Grab Your Reader’s Attention
Relevant, engaging content now plays a critical role in nurturing prospects into the purchase funnel to become customers. How can marketers produce, distribute and optimize well-defined content assets — including blogs, email, infographics, landing pages and videos — to create deeper prospect engagement and contribute to business goals and bottom-line results?
Open with questions that get the reader to say “yes.”
Inertia, be it mental or physical, is a powerful force. In other words, whether it’s a long-term relationship or a boulder rolling down a hill, the longer it’s in motion the harder inertia makes it to stop. That’s why writers love using it, especially in their introductions.
The idea is that the longer you can get the reader to say “yes” to your honest, accurate statements, the more likely they are to keep saying “yes” and, ultimately, harmonize with your message. Why? Because they’ll feel like you understand them; like you know exactly what they’re going through.
Make them say “yes” enough and they’ll get the feeling that your product or service can help solve their problem. Hopefully, it can.
Bold your key benefits.
Bolding the benefits will quickly point readers to the information you absolutely need them to know. (See how that works???) In fact, in-text formatting of any kind — italicizing, underlining, capitalizing, back-linking — will help you capture and maintain a reader’s attention. That happens because our minds are hardwired to notice change.
Imagine watching a play go from a monologue to a dialogue in the same scene. Or a movie fade to a perfectly white screen. It gets your attention, right?
Something new, thinks your subconscious. Something that stands out. Let’s focus.
Use Convert sentences to active voice.
Nothing kills writing quite like the overuse of passive voice. A simple way to combat this? Convert sentences to active voice.
Active voice means the subject of each sentence is doing the action rather than receiving it. The latter would be passive voice. For example:
- Active: Usain Bolt broke the world record.
- Passive: The world record was broken by Usain Bolt.
See how much stronger and more confident the active voice is? Its counterpart is comparatively weak and deflated. Passive voice is just, kinda … meh. It can make you sound like you’re playing a round of Clue. You can do better.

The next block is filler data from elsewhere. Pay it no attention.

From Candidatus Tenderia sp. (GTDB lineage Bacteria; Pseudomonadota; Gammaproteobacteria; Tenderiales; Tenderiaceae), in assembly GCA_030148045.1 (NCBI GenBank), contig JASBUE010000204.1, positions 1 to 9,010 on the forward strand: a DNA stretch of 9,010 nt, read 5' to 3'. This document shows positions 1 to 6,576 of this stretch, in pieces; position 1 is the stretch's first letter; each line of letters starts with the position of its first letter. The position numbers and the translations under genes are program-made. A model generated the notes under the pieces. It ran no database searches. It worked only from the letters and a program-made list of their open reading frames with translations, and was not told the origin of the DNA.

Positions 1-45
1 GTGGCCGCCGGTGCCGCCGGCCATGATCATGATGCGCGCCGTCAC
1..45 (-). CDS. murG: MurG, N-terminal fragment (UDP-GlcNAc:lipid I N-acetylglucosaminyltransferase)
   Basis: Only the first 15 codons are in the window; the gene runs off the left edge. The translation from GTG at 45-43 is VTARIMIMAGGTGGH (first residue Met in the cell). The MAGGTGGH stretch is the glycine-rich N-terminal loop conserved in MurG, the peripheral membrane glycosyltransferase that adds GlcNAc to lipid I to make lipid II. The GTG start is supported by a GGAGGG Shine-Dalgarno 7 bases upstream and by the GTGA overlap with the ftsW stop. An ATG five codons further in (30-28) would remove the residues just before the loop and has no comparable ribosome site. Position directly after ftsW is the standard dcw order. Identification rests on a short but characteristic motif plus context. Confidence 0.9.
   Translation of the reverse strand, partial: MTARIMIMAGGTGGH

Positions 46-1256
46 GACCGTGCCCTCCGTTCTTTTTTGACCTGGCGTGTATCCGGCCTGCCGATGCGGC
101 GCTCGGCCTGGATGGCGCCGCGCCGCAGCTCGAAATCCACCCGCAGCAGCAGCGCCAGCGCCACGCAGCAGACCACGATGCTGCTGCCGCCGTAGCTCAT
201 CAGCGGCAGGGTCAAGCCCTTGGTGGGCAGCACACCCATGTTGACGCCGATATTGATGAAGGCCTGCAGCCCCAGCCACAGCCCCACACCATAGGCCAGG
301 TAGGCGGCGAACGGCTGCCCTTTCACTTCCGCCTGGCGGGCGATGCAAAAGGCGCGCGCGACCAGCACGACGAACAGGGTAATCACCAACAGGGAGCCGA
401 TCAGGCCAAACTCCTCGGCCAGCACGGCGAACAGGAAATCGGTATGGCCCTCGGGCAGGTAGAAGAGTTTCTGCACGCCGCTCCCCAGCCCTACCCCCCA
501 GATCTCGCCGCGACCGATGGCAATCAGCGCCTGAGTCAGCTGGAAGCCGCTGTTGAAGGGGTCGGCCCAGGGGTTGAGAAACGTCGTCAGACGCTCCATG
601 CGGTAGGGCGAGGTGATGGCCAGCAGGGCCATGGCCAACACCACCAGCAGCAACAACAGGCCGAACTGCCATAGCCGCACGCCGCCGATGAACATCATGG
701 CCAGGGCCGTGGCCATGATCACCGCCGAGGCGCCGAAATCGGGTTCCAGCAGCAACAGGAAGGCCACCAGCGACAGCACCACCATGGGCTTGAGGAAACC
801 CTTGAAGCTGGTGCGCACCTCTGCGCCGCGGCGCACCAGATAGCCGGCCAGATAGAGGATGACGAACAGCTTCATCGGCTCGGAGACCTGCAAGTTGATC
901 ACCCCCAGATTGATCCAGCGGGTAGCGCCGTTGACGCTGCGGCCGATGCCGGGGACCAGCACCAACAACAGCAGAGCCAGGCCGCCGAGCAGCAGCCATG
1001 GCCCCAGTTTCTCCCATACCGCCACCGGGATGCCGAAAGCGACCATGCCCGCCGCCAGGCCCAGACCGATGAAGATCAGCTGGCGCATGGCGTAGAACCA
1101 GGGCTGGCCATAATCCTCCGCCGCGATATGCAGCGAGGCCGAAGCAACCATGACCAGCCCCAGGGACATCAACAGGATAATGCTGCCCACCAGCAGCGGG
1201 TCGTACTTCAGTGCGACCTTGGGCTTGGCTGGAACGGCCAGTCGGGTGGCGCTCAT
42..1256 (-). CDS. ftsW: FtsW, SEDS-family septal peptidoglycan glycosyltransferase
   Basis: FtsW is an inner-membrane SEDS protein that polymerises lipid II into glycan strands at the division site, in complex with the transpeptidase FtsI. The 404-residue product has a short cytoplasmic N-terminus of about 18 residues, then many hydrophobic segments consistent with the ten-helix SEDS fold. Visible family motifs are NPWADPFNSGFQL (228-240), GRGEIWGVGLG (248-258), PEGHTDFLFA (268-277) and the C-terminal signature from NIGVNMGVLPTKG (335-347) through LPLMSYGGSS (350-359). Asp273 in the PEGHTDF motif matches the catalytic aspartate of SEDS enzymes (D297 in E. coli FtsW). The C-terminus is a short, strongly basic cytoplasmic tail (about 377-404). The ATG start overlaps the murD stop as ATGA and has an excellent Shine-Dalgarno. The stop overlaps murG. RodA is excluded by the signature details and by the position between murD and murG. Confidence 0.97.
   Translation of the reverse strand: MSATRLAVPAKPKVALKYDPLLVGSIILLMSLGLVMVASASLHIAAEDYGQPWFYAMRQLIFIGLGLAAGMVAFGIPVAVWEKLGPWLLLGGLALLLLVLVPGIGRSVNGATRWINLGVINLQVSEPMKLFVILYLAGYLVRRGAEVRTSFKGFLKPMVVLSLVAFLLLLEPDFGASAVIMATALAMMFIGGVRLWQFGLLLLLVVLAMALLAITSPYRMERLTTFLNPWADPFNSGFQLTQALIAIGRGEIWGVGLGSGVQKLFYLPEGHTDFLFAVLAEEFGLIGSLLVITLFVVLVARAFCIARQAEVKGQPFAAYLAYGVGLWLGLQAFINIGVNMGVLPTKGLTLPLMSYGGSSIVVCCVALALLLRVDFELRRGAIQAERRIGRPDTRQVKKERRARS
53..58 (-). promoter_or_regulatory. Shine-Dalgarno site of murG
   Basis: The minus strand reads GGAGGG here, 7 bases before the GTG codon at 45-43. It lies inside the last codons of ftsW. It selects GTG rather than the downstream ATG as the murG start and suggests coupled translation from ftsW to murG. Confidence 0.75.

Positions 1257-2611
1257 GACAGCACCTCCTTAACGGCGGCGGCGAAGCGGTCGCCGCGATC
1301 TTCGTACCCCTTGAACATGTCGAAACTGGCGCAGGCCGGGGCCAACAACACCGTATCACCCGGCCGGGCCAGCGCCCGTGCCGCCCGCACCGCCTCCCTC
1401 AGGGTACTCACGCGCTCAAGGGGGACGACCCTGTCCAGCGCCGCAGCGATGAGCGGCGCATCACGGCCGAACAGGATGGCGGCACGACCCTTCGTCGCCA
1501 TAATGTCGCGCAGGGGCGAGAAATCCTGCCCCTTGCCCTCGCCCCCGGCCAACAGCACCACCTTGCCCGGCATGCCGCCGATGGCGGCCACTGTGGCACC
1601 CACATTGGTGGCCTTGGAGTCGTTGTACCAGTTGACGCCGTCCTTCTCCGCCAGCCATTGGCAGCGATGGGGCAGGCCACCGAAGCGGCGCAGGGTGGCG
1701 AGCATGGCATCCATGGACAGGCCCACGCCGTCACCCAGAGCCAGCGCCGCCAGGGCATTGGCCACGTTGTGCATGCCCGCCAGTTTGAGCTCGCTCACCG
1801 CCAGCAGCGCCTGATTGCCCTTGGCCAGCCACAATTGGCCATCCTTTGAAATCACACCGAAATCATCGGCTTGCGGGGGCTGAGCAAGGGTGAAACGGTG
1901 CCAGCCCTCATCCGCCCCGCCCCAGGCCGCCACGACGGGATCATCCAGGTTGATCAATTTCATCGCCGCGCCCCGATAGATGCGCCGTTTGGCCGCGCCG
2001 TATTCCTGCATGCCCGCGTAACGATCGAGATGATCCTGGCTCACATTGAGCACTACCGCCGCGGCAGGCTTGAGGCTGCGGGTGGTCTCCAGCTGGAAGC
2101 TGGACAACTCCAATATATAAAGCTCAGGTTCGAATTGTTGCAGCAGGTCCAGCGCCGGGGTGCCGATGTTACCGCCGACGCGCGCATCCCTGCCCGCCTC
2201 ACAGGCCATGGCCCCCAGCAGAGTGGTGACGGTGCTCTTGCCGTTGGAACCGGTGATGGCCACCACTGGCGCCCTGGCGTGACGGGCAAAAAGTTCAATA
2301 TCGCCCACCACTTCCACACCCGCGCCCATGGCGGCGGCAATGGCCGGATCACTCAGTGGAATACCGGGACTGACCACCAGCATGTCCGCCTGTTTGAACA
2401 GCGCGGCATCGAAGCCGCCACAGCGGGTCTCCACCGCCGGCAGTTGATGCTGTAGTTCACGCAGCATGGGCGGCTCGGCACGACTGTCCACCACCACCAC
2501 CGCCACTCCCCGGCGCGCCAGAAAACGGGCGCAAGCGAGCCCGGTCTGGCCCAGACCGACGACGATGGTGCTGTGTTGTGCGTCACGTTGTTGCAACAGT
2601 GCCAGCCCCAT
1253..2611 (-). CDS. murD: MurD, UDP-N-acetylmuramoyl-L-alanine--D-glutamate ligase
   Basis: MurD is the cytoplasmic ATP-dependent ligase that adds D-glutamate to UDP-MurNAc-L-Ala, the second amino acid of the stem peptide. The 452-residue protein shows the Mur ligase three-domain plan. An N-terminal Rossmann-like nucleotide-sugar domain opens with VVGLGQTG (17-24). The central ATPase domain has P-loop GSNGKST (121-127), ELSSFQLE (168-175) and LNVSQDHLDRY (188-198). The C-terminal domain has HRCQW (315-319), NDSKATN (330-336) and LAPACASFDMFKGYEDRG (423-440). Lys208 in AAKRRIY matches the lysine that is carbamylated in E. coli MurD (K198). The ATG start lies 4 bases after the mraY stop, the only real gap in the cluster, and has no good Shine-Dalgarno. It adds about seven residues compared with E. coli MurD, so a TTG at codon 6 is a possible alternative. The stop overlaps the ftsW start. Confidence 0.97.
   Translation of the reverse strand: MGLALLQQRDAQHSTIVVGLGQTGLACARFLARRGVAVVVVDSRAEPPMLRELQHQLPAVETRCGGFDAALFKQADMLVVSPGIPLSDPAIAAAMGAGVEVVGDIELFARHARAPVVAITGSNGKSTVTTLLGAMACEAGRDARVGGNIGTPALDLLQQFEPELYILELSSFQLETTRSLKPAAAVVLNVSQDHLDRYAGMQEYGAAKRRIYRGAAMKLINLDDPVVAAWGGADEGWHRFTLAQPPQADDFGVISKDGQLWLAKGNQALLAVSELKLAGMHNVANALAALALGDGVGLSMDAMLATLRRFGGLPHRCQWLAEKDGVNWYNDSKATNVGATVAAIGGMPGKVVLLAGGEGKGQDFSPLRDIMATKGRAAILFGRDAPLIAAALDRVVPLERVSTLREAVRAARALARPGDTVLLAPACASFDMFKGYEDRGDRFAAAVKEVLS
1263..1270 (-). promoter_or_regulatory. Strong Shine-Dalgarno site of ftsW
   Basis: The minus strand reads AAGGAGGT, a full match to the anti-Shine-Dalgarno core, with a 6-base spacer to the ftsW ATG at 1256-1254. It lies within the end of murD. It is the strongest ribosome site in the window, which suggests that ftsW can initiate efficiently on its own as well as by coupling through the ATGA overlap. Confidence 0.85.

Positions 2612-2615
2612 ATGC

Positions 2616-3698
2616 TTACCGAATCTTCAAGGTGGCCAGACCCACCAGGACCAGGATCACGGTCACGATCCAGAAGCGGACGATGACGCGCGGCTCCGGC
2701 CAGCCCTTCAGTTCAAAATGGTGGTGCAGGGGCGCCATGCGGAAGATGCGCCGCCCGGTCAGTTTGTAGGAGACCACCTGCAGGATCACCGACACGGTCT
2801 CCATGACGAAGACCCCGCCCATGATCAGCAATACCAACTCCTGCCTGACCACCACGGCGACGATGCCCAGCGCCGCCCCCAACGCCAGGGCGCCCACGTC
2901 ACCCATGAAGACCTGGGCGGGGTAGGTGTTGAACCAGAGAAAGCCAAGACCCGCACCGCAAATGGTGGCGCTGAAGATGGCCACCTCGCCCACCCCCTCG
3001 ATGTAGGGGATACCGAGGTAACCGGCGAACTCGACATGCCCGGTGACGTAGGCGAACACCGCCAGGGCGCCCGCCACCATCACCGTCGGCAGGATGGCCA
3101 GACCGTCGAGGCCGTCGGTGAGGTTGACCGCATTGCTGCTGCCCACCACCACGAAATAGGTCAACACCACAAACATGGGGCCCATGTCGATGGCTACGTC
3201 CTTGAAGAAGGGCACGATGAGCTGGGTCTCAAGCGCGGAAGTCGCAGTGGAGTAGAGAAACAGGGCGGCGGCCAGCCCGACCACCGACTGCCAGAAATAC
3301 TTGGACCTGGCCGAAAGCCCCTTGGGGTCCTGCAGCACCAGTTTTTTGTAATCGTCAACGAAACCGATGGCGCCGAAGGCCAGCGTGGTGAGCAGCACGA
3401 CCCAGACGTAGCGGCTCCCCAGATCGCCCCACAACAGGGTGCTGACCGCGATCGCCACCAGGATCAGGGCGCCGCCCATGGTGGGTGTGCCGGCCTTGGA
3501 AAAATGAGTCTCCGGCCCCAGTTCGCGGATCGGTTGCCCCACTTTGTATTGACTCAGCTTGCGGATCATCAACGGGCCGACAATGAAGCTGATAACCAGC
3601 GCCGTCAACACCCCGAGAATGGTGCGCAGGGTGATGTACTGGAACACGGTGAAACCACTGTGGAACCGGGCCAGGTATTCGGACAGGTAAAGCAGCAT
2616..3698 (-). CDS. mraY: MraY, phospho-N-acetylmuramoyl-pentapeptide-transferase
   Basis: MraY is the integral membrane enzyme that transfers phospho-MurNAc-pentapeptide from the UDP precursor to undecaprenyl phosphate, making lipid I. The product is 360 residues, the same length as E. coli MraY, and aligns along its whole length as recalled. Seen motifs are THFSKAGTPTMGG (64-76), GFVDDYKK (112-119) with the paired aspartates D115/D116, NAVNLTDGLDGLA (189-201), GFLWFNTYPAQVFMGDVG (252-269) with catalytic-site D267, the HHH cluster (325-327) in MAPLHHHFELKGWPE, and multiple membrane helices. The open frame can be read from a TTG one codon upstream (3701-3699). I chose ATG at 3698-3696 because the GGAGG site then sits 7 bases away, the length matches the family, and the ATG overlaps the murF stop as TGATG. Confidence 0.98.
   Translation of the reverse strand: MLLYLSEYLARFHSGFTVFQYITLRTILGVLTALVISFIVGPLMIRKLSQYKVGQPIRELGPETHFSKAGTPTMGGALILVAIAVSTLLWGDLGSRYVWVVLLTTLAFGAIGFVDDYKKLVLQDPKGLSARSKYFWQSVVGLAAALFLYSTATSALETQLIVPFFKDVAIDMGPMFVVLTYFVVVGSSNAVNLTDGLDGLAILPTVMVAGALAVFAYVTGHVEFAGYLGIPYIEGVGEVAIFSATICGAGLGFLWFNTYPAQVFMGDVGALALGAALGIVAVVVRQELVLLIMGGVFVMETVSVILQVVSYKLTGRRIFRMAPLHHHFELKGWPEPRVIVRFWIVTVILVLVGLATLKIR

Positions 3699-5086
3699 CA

To passive-proof your text, start by doing a CTRL-F for the word “by.” That’ll quickly highlight sentences in which the subject may be receiving the action rather than doing it. Or you can let Hemingway Editor find them for you.
Count your adverbs and then cut that number in half.
Or, better yet, quarter it. In his memoir, On Writing, Stephen King wrote, “The road to hell is paved with adverbs.” Why so harsh? Because adverbs are very, very good at weakening your writing. See?
If you want your writing to grab people by the collar, replace that mediocre adverb-verb combo with a single punchy, potent verb. For example, instead of writing “she’s very mad” you could write “she’s irate.” Or instead of writing “adverbs are very, very good at weakening your writing” you can write “adverbs sabotage compelling sentences.”
Amend your call-to-action to be a call-to-value.
Before you publish that landing page or send out that email, you should double-check your call-to-action (you know, the essential end-piece that tells your reader what to do next). Make sure it’s clear and concise, bold and visible, urgent and compelling. Most importantly, make sure it communicates benefits (i.e., the value that awaits those who do what you’re asking).
For example, if you’re a travel agent, don’t let your copy read “Call now for a free quote” or something equally typical and uninspiring. Instead, drive them to take action with a sneak peak: “Call now and let the anticipation begin” or “Click today and be gone tomorrow.”